Standard federal candidate political donations are limited to $2700 per candidate per election. The primary and general elections are different elections for this purpose.
There are no tax implications to a campaign contribution. Even if you contribute to the campaign of someone to whom you have made gifts now or in the past, that does count. You are contributing to the campaign, not the person. Such money has to be used for campaign purposes. The candidate could be prosecuted (for something like embezzlement) for using the funds for something else.
Example source: http://www.rothcpa.com/archives/006985.php
Congress itself ordered the IRS away from direct political contributions by enacting what is now Code Section 2501(c)(4) in 1975, which prohibits gift tax assessments on "political organizations," defined by Section 527 as "...a party, committee, association, fund, or other organization (whether or not incorporated) organized and operated primarily for the purpose of directly or indirectly accepting contributions or making expenditures, or both, for an exempt function."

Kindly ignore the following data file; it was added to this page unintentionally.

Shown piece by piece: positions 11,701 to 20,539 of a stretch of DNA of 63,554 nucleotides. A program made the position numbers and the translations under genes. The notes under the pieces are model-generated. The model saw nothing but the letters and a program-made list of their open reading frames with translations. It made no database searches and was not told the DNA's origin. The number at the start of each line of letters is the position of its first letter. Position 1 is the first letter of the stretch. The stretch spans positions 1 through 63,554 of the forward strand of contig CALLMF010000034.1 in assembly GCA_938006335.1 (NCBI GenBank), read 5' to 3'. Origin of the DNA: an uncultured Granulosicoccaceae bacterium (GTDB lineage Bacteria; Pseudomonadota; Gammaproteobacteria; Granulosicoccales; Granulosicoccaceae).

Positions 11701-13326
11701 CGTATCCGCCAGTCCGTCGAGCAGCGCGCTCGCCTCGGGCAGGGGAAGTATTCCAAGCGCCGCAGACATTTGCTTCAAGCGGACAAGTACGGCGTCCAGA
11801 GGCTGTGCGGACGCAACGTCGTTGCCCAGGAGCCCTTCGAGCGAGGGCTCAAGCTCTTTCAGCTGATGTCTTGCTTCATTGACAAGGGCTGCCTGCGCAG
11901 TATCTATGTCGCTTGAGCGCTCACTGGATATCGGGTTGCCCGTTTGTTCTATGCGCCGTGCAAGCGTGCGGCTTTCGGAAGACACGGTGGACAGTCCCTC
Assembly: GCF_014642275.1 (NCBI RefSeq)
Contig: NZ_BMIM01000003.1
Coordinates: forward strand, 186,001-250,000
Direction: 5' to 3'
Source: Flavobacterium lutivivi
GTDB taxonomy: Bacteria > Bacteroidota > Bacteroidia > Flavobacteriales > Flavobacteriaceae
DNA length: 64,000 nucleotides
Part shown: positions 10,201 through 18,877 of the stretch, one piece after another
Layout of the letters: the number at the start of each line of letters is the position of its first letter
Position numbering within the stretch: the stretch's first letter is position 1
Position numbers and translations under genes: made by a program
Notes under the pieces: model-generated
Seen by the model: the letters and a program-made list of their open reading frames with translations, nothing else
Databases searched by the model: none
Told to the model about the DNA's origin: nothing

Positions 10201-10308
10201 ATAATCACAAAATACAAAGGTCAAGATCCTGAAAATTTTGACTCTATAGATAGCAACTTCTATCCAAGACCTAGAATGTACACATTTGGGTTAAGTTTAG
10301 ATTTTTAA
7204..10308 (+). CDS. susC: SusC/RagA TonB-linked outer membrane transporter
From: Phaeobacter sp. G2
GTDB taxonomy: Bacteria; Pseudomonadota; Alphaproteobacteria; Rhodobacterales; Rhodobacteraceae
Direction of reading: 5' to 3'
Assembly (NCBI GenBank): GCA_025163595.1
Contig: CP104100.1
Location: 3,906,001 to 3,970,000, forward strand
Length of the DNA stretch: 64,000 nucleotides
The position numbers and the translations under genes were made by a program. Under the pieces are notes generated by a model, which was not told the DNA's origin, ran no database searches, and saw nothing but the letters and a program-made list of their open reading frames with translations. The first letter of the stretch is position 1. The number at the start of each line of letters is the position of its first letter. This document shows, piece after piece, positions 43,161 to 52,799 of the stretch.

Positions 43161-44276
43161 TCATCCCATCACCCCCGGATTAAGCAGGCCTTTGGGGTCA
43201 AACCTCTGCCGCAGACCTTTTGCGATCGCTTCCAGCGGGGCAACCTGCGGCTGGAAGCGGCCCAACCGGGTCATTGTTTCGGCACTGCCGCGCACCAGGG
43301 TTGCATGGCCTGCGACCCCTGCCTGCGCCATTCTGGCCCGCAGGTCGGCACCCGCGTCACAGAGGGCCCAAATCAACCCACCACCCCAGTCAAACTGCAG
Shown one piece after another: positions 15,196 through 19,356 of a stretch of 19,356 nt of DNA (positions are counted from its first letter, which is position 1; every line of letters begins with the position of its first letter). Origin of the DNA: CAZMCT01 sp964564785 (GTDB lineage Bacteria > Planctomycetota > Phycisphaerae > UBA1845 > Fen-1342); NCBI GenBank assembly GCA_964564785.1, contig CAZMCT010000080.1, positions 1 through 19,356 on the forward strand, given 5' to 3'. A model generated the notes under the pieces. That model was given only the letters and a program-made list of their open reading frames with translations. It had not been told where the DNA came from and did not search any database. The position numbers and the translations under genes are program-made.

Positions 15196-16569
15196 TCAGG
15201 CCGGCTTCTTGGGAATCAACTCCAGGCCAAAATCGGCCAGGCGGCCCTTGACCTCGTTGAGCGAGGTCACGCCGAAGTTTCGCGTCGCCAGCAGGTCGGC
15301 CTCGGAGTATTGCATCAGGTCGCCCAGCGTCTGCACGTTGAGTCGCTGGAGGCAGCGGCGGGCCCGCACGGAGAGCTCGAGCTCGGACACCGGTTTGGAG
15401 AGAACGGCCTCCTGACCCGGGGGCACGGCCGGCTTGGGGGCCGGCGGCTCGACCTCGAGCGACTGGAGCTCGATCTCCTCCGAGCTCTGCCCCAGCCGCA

There is no way to donate to a candidate's campaign in a tax deductible way. The only tax-deductible money in politics is money given to a charity that the charity then uses to fund their own campaigning activities like advertisements or get out the vote calls. Such spending might supplant some candidate spending, but it can't be given to the candidate's campaign to spend. In fact, such spending can't be coordinated with the campaign at all.
Example source: http://blogs.hrblock.com/2013/03/04/how-to-capture-political-contributions-on-your-tax-return/
If you wrote a check for a presidential candidate or even a local mayoral candidate, you’re out of luck when it comes to deductions. Contributions given directly to campaigns and parties are absolutely non-deductible.
Note that it spends a lot of time explaining how you can deduct contributions to independent charities that happen to do campaign work.